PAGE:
Wednesday, July 27, 2011

New Orleans On The Mind

My dad loved New Orleans.  He thoroughly enjoyed the food, appreciated the people, delighted in the music, and, of course, he LOVED the Street Beer!

Dad, making a presentation to some of his clients at a meeting

When people asked Dad what he did for a living, he said that he was “in the grain business."  During his career, he managed several grain elevators, supervised the opening of a rice processing plant, and, in 1993, joined an agricultural marketing consulting firm as a principal commodities broker.

Not long after he graduated from college and got his first job in the field, he joined the Mid-South Grain Association, a trade organization for people in the ag-marketing business.

During the course of his career in the grain business, the Mid-South Grain Association was a constant for Dad.  He served as president of the organization for several years and was secretary-treasurer for the past 18 years. He was always so appreciative of the numerous friendships he developed through the group and enjoyed organizing their semi-annual conventions, one of which was always held in February in New Orleans.

My sisters and I and our spouses tagged along several times when my parents went to the convention in New Orleans, always a fun time for all of us and a good opportunity for us to see Dad “in action” with so many people he had known professionally and personally for years and in some cases for decades.

When Dad got sick in late October, he had just begun planning for the convention the following February.  He still had to line up guest speakers, get people registered, and coordinate with the hotel where the meetings were always held, the Royal Sonesta.  He had quite a long To-do list going, and this became one of the things about which he worried while he was sick.

After Dad was admitted to the hospital, while he was in the Neuro-ICU for several days awaiting surgery, he was on several different medicines, including a massive amount of steroids to address the swelling around the tumor in his brain and a type of pain medication that we later learned resulted more in increased anxiety and talkativeness than it did in pain relief for Dad.

My mom, my sisters, and I took shifts, often in pairs, to be with him 24 hours a day, and, as I’ve mentioned, we took careful notes about everything that went on.  One of the things we wrote down was what he said, especially when it related to things about which he was concerned. 

During those long, scary nights in the ICU, he talked endlessly, often about not feeling well, having a bad headache, and being very tired, all of which made sense given what we knew about what was going on with him medically.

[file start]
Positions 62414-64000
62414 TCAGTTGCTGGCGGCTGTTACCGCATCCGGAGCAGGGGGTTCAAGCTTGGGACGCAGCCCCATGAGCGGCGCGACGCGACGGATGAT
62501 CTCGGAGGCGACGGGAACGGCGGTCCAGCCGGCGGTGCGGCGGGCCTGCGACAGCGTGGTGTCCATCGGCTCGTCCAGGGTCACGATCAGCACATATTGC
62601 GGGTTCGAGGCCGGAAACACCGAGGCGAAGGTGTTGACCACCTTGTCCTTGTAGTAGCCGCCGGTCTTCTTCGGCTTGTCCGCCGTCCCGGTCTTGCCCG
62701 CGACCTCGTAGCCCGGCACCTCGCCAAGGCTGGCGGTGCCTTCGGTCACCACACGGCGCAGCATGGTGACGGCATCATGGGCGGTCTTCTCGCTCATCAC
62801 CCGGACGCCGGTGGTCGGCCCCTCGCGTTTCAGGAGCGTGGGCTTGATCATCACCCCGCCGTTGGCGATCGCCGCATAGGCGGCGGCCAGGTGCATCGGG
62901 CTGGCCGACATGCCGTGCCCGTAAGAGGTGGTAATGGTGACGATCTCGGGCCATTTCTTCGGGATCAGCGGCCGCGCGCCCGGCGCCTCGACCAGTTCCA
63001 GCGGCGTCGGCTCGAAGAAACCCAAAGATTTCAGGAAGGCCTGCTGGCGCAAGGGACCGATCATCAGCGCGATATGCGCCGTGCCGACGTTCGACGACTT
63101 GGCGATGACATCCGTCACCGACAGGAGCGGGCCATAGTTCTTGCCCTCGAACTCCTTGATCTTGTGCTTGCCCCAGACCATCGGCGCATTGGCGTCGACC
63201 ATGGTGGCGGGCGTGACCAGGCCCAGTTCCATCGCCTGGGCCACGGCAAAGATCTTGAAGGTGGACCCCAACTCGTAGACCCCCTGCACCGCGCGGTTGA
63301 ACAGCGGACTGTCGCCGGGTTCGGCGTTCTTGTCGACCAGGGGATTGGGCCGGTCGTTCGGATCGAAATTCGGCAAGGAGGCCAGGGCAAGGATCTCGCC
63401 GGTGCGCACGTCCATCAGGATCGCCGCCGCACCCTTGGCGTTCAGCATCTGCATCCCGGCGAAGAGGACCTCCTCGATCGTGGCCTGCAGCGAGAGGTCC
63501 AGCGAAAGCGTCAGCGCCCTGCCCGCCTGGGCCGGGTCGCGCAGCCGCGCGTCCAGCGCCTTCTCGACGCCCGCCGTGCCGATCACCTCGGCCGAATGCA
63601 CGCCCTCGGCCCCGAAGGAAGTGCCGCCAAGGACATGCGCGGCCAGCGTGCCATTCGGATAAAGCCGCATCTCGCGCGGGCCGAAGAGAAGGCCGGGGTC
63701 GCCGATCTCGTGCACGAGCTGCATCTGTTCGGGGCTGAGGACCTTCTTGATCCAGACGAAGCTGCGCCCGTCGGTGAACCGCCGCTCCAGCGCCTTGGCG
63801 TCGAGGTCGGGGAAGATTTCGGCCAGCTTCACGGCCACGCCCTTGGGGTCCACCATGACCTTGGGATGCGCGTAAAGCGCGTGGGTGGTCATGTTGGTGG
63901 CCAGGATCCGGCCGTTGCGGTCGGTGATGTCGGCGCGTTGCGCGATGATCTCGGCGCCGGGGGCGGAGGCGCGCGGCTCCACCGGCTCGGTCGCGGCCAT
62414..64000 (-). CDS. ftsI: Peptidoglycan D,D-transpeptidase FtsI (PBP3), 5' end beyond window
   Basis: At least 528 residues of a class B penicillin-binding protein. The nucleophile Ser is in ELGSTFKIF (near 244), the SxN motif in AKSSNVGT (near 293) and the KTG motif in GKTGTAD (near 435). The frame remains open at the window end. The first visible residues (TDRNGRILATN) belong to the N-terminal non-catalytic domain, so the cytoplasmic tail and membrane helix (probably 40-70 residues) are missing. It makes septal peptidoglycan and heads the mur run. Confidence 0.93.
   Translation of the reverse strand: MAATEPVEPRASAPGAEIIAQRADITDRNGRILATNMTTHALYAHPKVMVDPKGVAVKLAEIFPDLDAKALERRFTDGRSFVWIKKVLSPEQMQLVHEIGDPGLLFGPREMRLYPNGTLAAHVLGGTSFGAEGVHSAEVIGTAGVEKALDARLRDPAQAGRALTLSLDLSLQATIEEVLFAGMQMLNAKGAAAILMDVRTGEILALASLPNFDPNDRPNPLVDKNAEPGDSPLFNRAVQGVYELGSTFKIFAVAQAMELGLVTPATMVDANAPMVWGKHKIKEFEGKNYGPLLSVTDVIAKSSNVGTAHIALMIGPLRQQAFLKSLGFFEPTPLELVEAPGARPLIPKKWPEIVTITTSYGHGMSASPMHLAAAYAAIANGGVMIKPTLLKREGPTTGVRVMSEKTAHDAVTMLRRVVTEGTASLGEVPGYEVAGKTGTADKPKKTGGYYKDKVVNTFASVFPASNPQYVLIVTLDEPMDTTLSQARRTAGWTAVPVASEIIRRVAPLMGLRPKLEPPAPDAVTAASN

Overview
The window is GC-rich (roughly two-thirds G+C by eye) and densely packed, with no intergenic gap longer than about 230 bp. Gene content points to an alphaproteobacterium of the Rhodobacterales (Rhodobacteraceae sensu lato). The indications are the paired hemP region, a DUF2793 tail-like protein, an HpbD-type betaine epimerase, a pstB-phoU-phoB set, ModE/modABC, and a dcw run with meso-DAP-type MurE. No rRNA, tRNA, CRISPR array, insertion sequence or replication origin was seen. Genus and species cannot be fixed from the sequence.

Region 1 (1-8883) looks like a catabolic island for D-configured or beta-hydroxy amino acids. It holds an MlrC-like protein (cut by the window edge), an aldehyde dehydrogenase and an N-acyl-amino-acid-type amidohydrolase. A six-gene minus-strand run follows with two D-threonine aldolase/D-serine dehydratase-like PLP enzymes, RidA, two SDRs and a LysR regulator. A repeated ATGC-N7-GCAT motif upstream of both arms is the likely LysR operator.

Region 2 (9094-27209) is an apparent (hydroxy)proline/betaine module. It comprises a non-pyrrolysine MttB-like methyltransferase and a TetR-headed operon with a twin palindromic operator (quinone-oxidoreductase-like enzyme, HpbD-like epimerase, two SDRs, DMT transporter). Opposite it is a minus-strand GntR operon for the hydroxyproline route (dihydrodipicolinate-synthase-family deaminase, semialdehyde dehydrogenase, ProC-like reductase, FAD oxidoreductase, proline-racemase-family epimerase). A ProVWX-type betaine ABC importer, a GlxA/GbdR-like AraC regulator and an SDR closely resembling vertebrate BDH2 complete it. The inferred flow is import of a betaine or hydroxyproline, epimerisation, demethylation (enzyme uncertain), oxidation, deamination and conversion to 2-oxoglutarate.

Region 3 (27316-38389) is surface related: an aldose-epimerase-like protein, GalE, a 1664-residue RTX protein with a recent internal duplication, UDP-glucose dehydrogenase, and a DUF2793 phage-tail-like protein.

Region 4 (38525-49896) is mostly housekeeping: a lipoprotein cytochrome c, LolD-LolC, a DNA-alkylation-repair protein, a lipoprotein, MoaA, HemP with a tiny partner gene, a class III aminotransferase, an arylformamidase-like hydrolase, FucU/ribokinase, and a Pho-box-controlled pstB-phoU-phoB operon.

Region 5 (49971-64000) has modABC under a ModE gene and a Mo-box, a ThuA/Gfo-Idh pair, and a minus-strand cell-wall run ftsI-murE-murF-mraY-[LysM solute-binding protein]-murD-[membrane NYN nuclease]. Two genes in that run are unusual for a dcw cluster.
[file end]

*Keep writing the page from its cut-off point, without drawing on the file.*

Just a few hours before his surgery, he seemed to finally be getting some rest, but he kept talking in his sleep, saying things like “I’m bored,” “I’ve got to know when I can run again,” and “I don’t know why I have to be here.”  He also said some things that weren’t in context, like “I’m going to the oyster bar,” and “I’m going to eat a dozen.”  In between comments, he kept repeating a number that didn’t make sense to us, and, after hearing him say that same number over and over, I decided to use my cell phone to Google it.  It turned out that the number was the telephone number to the Royal Sonesta Hotel in New Orleans.  Apparently, he had New Orleans on The Mind.

Over the course of the next several weeks, we made lots of notes of things that Dad told us to write to complete the Convention-Planning To-Do List, and then we passed it on to someone else in a leadership position with the organization.  Dad still worried about it frequently, but we tried to reassure him each time he brought it up that it was being taken care of. 

After Dad went on ahead on January 5, Mom was asked to continue taking part in the convention and with the organization, if she felt up to it.  She had worked side-by-side with Dad for all those years in planning for and putting on the convention, and she definitely knew the ropes.  Because Dad was so concerned that the convention go smoothly, Mom felt that carrying on with that task was a good way to honor his wishes and to uphold his legacy in the professional realm.  She did get the job done, coordinating the planning for the event, and, with my husband and me, attending the convention to represent Dad as he would have expected us to do. 

I’m sure that Dad was watching over us during our time in New Orleans and that, although he might have missed being there, he was proud that we honored his commitment and that the show went on.

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